Themes For August

Equity markets took a breather in August with most major stock markets finishing in negative territory. Despite Fed Chairman Powell indicating rates would be on hold for now, the US market declined 1.8% and the NASDAQ fell 2.2% following the release of Q2 profit results which showed in aggregate that earnings had declined by 5% over the previous twelve months.

The Australian market fared slightly better, falling by just 0.8%, dragged lower by weakness in the mining sector, impacted by expectations of lower commodity prices due to a deteriorating economic outlook in China which saw its market fall by 8.3%. While the global economic focus usually centres around the US, the European economy is teetering on the verge of a recession while China is struggling under the burden of a debt laden property and infrastructure sector.

The negative outlook for China dragged the Australian dollar down by 4% against the US dollar to finish at 64.8 cents. Bond markets were a mixed bag with US 10-year treasury bonds increasing 14 basis points to finish at 4.1%, whereas the Australian market was more subdued with yields declining by two basis points to finish at 4%.

Australian Earnings

For example, in Australia forward year earnings are now 6% lower than they were at the start of the year and have been negatively revised for the past 3 months, predominantly in the mining sector. While it is fair to conclude that central banks will not raise interest rates much further, it is unlikely there will be any cuts in the foreseeable future given that unemployment remains very low and the risk of pipeline wages pressure is ever present. This means that the attractive interest rates currently on offer are likely to persist for some time meaning that investors can be patient before committing more capital to equities without being unduly penalised in the meantime.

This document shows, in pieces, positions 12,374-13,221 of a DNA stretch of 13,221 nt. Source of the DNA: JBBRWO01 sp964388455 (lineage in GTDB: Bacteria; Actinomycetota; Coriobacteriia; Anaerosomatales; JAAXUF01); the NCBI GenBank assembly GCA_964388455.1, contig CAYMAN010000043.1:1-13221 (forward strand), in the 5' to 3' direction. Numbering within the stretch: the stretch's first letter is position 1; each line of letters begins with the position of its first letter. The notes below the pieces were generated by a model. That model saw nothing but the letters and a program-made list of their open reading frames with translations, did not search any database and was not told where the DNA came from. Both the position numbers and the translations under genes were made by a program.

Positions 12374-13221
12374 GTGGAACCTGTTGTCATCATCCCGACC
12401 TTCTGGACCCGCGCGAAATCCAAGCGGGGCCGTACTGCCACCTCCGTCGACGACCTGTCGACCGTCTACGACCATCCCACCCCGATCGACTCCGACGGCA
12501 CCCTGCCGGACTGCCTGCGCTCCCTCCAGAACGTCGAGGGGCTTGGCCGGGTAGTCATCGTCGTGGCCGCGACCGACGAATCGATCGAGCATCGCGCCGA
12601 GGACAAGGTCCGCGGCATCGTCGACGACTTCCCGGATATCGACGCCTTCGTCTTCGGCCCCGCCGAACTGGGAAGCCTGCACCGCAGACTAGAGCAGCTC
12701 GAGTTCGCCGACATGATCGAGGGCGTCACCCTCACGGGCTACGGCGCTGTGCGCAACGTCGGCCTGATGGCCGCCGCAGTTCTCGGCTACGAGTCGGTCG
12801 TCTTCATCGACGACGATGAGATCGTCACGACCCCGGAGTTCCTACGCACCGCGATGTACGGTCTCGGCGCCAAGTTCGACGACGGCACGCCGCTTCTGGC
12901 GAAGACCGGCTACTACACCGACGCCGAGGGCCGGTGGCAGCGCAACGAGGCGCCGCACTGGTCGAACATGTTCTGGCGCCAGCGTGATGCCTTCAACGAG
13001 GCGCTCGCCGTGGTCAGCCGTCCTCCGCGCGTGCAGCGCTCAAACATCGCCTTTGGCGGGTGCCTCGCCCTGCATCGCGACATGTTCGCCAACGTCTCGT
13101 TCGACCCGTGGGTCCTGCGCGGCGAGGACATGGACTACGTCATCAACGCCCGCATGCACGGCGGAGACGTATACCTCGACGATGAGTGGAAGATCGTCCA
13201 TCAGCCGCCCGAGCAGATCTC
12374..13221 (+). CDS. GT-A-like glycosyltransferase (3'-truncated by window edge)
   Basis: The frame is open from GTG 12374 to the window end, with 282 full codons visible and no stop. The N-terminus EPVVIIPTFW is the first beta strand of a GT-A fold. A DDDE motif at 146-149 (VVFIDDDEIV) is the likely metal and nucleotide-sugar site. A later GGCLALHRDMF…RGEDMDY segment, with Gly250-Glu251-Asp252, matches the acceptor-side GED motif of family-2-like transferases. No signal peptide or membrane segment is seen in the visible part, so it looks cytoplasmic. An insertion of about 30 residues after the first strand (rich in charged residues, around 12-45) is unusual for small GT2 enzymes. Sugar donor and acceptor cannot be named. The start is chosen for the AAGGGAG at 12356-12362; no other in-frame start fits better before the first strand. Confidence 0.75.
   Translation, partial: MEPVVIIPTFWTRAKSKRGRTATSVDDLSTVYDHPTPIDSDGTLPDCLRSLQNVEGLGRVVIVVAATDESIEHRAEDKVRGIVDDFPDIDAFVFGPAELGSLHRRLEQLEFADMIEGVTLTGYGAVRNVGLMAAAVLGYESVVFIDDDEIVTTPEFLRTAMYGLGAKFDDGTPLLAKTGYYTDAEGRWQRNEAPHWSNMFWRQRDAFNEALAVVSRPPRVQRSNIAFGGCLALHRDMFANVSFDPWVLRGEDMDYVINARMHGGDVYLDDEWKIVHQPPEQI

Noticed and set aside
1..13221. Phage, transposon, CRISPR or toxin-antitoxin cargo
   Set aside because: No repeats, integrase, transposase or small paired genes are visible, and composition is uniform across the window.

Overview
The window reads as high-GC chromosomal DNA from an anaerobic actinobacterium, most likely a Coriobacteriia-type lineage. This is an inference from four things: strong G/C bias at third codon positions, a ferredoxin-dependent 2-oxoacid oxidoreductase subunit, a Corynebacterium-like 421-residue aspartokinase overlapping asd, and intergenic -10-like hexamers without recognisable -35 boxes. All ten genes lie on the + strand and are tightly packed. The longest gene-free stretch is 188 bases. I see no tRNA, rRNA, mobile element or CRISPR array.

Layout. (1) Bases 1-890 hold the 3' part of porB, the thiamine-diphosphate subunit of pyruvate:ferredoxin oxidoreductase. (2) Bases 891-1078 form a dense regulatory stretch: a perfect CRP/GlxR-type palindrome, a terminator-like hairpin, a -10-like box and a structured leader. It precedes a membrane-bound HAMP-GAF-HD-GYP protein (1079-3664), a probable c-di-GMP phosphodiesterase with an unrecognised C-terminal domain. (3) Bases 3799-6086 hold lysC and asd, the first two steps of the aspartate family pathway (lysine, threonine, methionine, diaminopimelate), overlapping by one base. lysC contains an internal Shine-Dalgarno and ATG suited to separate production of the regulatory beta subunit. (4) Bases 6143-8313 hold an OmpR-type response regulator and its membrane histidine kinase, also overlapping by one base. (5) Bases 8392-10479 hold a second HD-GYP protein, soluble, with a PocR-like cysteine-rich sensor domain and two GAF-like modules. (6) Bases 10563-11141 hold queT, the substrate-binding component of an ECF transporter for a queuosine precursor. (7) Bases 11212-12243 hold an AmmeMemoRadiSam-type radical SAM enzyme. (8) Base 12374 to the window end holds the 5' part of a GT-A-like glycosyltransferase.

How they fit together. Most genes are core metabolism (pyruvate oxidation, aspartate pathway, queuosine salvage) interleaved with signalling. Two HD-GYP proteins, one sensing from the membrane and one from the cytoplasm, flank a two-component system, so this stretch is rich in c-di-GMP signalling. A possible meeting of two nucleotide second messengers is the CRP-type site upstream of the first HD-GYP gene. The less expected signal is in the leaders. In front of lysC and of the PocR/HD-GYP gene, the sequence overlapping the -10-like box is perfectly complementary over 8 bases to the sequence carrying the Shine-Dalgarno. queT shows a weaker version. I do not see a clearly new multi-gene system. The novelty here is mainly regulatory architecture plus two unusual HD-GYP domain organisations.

Attractive yield is now a headwind for equities

In recent years ultra-low interest rates and abundant liquidity has made the opportunity cost of investing in shares as opposed to other interest-bearing securities very low. Investors really had no other alternatives than to buy shares given the extremely low cash and bond rates on offer. This led to the popular investment acronym of “TINA” (There Is No Alternative to shares). Following the post pandemic inflation outbreak which resulted in central banks aggressively increasing cash rates, attractive income yields now are freely available to investors for taking less risk than investing in equities. For example, in Australia investors can receive a 10-year risk-free rate of return of 4% by investing in government bonds, 12-month bank term deposits of 5% are freely available and for those willing to take slightly higher credit risk, yields on corporate debt can be as high as 7%. In the US where the yield curve is heavily inverted, investors receive 5.5% for investing in risk free 3-month Treasury bills. This means that more risk averse investors are being well rewarded for investing in high yielding, lower risk securities.

While it is true that inflation eats away some of this yield, with inflation now on the decline these interest-bearing securities are now starting to show a positive real rate of return. While this does not preclude share markets from advancing, it does mean that investors are not greatly penalised for not investing in equities. As we have been articulating for many months now, the key to the longer-term appreciation of equity markets is earnings growth. To this extent, the reporting seasons in both the US for Q2 and in Australia for the financial year ending June were less than inspiring with forward expectations for earnings continuing to be revised downwards.

Strategy and Outlook

The current outlook underlines the importance of having prudent diversification in a multi-asset portfolio. The primary consideration in portfolio construction is to make sure there is an appropriate trade-off between risk and return. While the long-term growth in portfolios will ultimately be delivered by cornerstone weightings to both Australian and international equities, in the short term it is hard to ignore the attractiveness of the yield from both corporate debt and government securities. To this end, our multi-asset portfolios have a healthy weighting to corporate floating rate debt and bonds as well as long term government paper. As we patiently wait for better earnings prospects to justify allocating more capital to equities, we are content with the positive real yields accruing from income bearing securities.

Gary Burke
Chief Investment Officer